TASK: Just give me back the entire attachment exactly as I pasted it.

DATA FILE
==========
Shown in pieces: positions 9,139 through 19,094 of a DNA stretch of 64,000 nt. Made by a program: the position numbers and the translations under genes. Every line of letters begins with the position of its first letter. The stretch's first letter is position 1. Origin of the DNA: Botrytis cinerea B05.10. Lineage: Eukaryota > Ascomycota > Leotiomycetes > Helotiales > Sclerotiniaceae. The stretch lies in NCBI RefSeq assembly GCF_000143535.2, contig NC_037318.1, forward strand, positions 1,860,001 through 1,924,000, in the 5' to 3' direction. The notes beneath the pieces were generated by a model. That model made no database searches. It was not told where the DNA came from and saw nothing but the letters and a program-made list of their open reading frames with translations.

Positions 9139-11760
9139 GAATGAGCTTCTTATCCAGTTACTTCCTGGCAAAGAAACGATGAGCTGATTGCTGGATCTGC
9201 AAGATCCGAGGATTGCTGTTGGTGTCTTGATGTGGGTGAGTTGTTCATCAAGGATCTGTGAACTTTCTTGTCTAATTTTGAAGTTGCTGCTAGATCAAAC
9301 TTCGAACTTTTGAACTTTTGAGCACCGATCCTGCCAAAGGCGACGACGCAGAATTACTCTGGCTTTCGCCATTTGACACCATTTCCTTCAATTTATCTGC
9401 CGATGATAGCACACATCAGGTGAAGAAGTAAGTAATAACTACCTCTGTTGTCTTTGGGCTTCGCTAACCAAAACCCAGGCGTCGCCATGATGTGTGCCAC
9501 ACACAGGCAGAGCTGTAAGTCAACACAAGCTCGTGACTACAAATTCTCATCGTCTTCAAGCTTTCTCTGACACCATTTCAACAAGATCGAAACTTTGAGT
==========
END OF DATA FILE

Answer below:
Shown in pieces: positions 9,139 through 19,094 of a DNA stretch of 64,000 nt. Made by a program: the position numbers and the translations under genes. Every line of letters begins with the position of its first letter. The stretch's first letter is position 1. Origin of the DNA: Botrytis cinerea B05.10. Lineage: Eukaryota > Ascomycota > Leotiomycetes > Helotiales > Sclerotiniaceae. The stretch lies in NCBI RefSeq assembly GCF_000143535.2, contig NC_037318.1, forward strand, positions 1,860,001 through 1,924,000, in the 5' to 3' direction. The notes beneath the pieces were generated by a model. That model made no database searches. It was not told where the DNA came from and saw nothing but the letters and a program-made list of their open reading frames with translations.

Positions 9139-11760
9139 GAATGAGCTTCTTATCCAGTTACTTCCTGGCAAAGAAACGATGAGCTGATTGCTGGATCTGC
9201 AAGATCCGAGGATTGCTGTTGGTGTCTTGATGTGGGTGAGTTGTTCATCAAGGATCTGTGAACTTTCTTGTCTAATTTTGAAGTTGCTGCTAGATCAAAC
9301 TTCGAACTTTTGAACTTTTGAGCACCGATCCTGCCAAAGGCGACGACGCAGAATTACTCTGGCTTTCGCCATTTGACACCATTTCCTTCAATTTATCTGC
9401 CGATGATAGCACACATCAGGTGAAGAAGTAAGTAATAACTACCTCTGTTGTCTTTGGGCTTCGCTAACCAAAACCCAGGCGTCGCCATGATGTGTGCCAC
9501 ACACAGGCAGAGCTGTAAGTCAACACAAGCTCGTGACTACAAATTCTCATCGTCTTCAAGCTTTCTCTGACACCATTTCAACAAGATCGAAACTTTGAGT